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Iron oxide

Iron oxide \I"ron ox"ide\, n. (Chem.) Any of the oxides of iron, especially ferric oxide.

iron oxide

n. (context chemistry English) The compound obtained by the reaction of oxygen on iron. Either iron(II) oxide (old term ferrous oxide, chemical formula FeO) or iron(III) oxide (old term ferric oxide, chemical formula Fe2O3). Generally known as ''rust'' when hydrated.

Iron(III) oxide

Iron(III) oxide or ferric oxide is the inorganic compound with the formula FeO. It is one of the three main oxides of iron, the other two being iron(II) oxide (FeO), which is rare, and iron(II,III) oxide (FeO), which also occurs naturally as the mineral magnetite. As the mineral known as hematite, FeO is the main source of iron for the steel industry. FeO is ferromagnetic, dark red, and readily attacked by acids. Iron(III) oxide is often called rust, and to some extent this label is useful, because rust shares several properties and has a similar composition. To a chemist, rust is considered an ill-defined material, described as hydrated ferric oxide.

Iron oxide

Iron oxides are chemical compounds composed of iron and oxygen. All together, there are sixteen known iron oxides and oxyhydroxides.

Iron oxides and oxide-hydroxides are widespread in nature, play an important role in many geological and biological processes, and are widely used by humans, e.g., as iron ores, pigments, catalysts, in thermite (see the diagram) and hemoglobin. Common rust is a form of iron(III) oxide. Iron oxides are widely used as inexpensive, durable pigments in paints, coatings and colored concretes. Colors commonly available are in the "earthy" end of the yellow/orange/red/brown/black range. When used as a food coloring, it has E number E172.

Iron(II) oxide

Iron(II) oxide or ferrous oxide is the inorganic compound with the formula FeO. Its mineral form is known as wüstite. One of several iron oxides, it is a black-colored powder that is sometimes confused with rust, which consists of hydrated iron(III) oxide (ferric oxide). Iron(II) oxide also refers to a family of related non-stoichiometric compounds, which are typically iron deficient with compositions ranging from FeO to FeO.

Iron(II,III) oxide

Iron(II,III) oxide is the chemical compound with formula FeO. It occurs in nature as the mineral magnetite. It is one of a number of iron oxides, the others being iron(II) oxide (FeO), which is rare, and iron(III) oxide (FeO) also known as hematite. It contains both Fe and Fe ions and is sometimes formulated as FeO ∙ FeO. This iron oxide is encountered in the laboratory as a black powder. It exhibits permanent magnetism and is ferrimagnetic, but is sometimes incorrectly described as ferromagnetic. Its most extensive use is as a black pigment which is synthesised rather than being extracted from the naturally occurring mineral as the particle size and shape can be varied by the method of production.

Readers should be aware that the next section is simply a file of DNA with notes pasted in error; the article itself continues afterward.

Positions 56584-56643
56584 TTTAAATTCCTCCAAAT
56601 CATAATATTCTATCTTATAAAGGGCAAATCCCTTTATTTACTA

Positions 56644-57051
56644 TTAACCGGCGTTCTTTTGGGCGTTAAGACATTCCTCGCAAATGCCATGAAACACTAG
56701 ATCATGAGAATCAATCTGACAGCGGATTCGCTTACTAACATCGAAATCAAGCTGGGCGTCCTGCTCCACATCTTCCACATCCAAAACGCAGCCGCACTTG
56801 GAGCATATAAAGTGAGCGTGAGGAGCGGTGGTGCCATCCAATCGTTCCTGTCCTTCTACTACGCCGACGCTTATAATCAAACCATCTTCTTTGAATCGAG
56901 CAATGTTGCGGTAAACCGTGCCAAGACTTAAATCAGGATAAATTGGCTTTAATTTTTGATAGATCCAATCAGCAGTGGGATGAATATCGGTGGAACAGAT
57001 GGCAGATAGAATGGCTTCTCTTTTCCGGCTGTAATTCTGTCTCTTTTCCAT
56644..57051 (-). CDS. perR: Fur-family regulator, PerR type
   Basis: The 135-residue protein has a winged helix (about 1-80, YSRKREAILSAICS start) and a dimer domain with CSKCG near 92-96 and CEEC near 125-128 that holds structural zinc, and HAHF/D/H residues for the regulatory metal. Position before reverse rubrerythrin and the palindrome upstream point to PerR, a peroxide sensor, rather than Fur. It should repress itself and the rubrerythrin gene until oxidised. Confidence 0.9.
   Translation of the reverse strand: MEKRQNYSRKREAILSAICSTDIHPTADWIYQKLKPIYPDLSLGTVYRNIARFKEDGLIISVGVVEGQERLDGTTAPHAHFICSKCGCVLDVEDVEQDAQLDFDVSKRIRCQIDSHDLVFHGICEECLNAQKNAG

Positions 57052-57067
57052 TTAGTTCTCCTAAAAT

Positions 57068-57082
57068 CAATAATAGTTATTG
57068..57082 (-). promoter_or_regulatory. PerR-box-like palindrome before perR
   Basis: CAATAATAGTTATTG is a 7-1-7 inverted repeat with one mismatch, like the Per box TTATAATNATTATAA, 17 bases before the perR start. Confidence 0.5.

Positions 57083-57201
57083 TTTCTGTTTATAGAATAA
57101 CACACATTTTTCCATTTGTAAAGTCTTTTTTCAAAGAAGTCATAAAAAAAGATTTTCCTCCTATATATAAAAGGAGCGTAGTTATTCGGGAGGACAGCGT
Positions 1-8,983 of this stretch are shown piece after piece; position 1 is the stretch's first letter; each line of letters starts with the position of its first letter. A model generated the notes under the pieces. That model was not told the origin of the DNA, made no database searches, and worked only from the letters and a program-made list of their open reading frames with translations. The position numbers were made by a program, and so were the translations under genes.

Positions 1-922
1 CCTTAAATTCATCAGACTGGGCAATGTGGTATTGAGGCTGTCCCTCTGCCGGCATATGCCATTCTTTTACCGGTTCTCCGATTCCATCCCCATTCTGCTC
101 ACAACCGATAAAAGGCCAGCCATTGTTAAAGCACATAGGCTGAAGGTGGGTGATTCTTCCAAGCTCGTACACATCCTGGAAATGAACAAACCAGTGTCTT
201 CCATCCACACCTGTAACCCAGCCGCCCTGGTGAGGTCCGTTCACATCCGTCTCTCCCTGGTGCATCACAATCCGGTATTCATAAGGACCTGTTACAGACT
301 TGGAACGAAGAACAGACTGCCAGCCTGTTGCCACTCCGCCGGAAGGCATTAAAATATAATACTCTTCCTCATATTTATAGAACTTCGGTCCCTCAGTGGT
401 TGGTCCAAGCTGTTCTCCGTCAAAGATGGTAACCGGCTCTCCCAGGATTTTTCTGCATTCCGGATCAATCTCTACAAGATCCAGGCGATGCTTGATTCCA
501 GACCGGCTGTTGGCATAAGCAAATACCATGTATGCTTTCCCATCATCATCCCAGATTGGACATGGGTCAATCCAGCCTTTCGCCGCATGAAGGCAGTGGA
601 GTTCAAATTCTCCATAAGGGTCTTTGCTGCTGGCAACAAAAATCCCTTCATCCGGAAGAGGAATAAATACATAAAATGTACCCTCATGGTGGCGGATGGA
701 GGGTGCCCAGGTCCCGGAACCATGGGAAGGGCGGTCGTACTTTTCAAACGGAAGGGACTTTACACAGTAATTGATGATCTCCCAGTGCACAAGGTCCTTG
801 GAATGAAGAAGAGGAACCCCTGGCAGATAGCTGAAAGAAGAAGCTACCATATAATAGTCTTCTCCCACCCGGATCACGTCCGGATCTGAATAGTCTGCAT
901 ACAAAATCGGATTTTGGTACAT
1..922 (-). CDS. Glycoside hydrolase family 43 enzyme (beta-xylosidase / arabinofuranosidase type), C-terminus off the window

Usage examples of "iron oxide".

They traveled to the colorful badlands, a raw painted desert of sedimentary soils, bright bands of reddish iron oxide and green-black copper ore.

The advantage of petroleum coke is that it is low in ash (silica, iron oxide, etc.

And they wanted iron oxide, and magnesium, and a magnetic-field-ball device.

Aarn had to help them, but he was as interested as they, by the thing they turned out finally-a round bomb of thick graphite, filled with a charge of iron oxide and aluminum powder, with a detonator attachment, and a projector that would project it by means of a spring catapult.

You and I know the mountain is only magnetic iron oxide, or iron oxide magnetized by the earth itself.

It is a compound of iron oxide, such as comes off a blacksmith's anvil or the rolls of a rolling-mill, and powdered metallic aluminum.

Farmers mixed their own paint, preferring a nauseating blend of skim milk, lime, linseed oil, and iron oxide -- a mixture that hardened quickly and wore well.

None of the peaks were higher than a few hundred feet and at least three quarters of the surface consisted of deserts containing iron oxide.

They were within half a million klicks of the planet, a dusty, battered rock rimed with iron oxide red and nickel oxide blue.

There is nothing but sand that assays high in iron oxide between Canalopsis, at the junction of the Grand Canal and Lincoln Head.